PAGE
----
Millions of children in Zimbabwe are at risk of lead poisoning, which can cause permanent damage to brain development, due to the widespread use of paints containing dangerously high levels of the toxic metal, according to a joint study by the Environmental Management Agency (EMA) and the World Health Organization. The Lead Exposure Elimination Project (LEEP) has been unveiled.

According to the study, more than 55% of oil paint brands sampled in Harare contained lead levels that exceed WHO recommendations.

In some cases, levels exceeded 1,000 times the safe limit.

Lead is a chemical element often used as an ingredient in the manufacture of oil-based paints and batteries.

It is used in paints to speed up the drying process, increase durability, maintain a new appearance, and resist corrosive moisture.

However, exposure to lead, especially in children, can cause permanent damage to brain development, leading to lower educational attainment and reduced future potential.

Additionally, long-term exposure can increase the risk of high blood pressure, heart disease and other health problems.

The study estimates that lead poisoning from paint and other sources costs the country $298 million annually.

“EMA and LEEP research found dangerous levels of lead in five major paint brands and 29 smaller brands,” the report states.

“Both oil-based house paints as well as spray paints have been found to be toxic. The most harmful paints were typically yellow and red colors.

EMA Director-General Aaron Shigona said paint manufacturers must immediately remove lead ingredients from their products.

“The data contained in this preliminary study provide clear evidence of this important issue,” he said. “We strongly urge manufacturers to remove lead components from paint immediately.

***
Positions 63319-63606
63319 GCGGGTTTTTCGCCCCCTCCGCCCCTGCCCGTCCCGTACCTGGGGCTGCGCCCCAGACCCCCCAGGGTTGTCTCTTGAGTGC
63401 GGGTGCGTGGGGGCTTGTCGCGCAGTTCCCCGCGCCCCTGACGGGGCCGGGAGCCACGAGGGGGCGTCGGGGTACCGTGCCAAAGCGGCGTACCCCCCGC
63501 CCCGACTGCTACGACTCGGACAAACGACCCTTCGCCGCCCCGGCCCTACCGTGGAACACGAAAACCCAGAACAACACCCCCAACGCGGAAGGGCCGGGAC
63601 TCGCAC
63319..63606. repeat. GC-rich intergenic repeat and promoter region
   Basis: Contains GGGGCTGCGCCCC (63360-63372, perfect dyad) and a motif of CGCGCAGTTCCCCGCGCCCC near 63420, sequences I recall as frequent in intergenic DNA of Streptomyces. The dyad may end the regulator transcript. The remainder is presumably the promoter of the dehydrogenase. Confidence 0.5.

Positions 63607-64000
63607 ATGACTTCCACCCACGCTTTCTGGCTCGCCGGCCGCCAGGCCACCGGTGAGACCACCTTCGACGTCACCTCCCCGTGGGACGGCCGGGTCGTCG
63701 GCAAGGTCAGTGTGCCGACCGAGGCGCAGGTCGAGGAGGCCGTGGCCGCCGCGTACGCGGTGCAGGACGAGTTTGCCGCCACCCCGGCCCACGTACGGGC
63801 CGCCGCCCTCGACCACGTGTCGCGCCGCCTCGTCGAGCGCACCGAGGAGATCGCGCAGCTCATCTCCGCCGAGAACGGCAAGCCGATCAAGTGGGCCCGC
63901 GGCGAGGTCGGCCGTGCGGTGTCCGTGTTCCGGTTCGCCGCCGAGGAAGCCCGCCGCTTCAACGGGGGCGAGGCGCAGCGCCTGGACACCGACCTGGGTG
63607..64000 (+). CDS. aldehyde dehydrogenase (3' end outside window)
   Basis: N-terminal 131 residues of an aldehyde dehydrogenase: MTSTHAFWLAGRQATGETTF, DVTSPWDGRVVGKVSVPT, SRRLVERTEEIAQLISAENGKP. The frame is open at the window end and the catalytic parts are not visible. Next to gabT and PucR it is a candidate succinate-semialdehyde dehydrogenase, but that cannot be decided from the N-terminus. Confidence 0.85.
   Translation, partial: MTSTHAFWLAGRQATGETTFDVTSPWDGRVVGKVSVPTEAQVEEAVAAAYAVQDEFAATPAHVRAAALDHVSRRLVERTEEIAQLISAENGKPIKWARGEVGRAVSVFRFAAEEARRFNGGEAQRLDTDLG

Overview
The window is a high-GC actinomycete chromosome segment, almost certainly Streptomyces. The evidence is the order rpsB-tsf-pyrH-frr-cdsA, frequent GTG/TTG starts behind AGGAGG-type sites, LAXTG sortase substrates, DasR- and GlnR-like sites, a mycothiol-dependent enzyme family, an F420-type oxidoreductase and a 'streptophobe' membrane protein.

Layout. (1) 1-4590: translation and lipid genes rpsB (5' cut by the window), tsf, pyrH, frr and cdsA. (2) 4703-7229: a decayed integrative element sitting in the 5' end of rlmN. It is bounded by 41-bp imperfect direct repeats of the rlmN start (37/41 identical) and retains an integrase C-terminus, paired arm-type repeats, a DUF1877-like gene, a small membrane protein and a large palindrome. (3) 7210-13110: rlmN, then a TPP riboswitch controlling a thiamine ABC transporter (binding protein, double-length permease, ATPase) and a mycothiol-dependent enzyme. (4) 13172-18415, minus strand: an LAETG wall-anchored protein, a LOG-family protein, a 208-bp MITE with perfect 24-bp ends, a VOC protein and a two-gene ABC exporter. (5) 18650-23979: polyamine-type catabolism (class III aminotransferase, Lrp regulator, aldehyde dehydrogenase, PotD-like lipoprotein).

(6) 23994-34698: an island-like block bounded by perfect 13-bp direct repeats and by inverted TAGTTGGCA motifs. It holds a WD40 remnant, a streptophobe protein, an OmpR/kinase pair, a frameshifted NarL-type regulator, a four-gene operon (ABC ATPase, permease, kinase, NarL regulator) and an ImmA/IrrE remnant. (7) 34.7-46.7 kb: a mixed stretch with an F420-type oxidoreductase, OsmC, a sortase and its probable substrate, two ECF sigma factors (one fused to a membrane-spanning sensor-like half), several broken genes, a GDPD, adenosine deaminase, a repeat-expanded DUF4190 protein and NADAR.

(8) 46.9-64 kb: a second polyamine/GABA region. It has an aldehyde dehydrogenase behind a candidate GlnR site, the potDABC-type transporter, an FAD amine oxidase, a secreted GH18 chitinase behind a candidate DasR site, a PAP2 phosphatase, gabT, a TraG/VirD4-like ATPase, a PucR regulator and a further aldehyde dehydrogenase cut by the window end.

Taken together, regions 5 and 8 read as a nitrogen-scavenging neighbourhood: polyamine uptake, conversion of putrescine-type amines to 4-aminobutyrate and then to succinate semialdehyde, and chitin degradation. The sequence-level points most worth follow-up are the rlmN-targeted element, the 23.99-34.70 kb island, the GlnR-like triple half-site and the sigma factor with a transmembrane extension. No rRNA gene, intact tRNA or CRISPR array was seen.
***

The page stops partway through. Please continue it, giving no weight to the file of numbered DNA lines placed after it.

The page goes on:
“LEEP provides free support to manufacturers to help them with this process and the EMA encourages the industry to accept this offer.” He said the EMA is in the process of drafting new regulations to enforce the removal of lead from paints.

“The European Medicines Agency will take steps to regulate lead in oil paint and create a country free from the harms of exposure to lead paint.”

Dr Clare Donaldson, co-executive director of LEEP, said her organization was pleased to support the government’s efforts to regulate the paint industry.

“We applaud the EMA’s initiative in conducting this important study and look forward to supporting the Zimbabwean government’s efforts to regulate lead paint,” she said.

“As more manufacturers around the world switch to lead-free paint, we encourage industry partners in Zimbabwe to accept LEEP’s offer of free support.

“We provide free technical assistance to industry partners looking to remove lead from their paint and solve this critical problem together.”

WHO Representative in Zimbabwe, Professor Jean-Marie Dango, said that by addressing the issue of lead poisoning in Zimbabwe, the government can protect the health of its citizens and promote sustainable economic development.

“The World Health Organization recognizes the economic impact of lead poisoning, which includes increased health care costs, lost productivity, and reduced economic growth,” he said.

“The World Health Organization urges the Government of Zimbabwe to review paint production processes with a view to reducing lead content below the WHO recommended limit.

“It is important that we take intentional steps to protect our children from the devastating effects of lead poisoning.” Sunday mail

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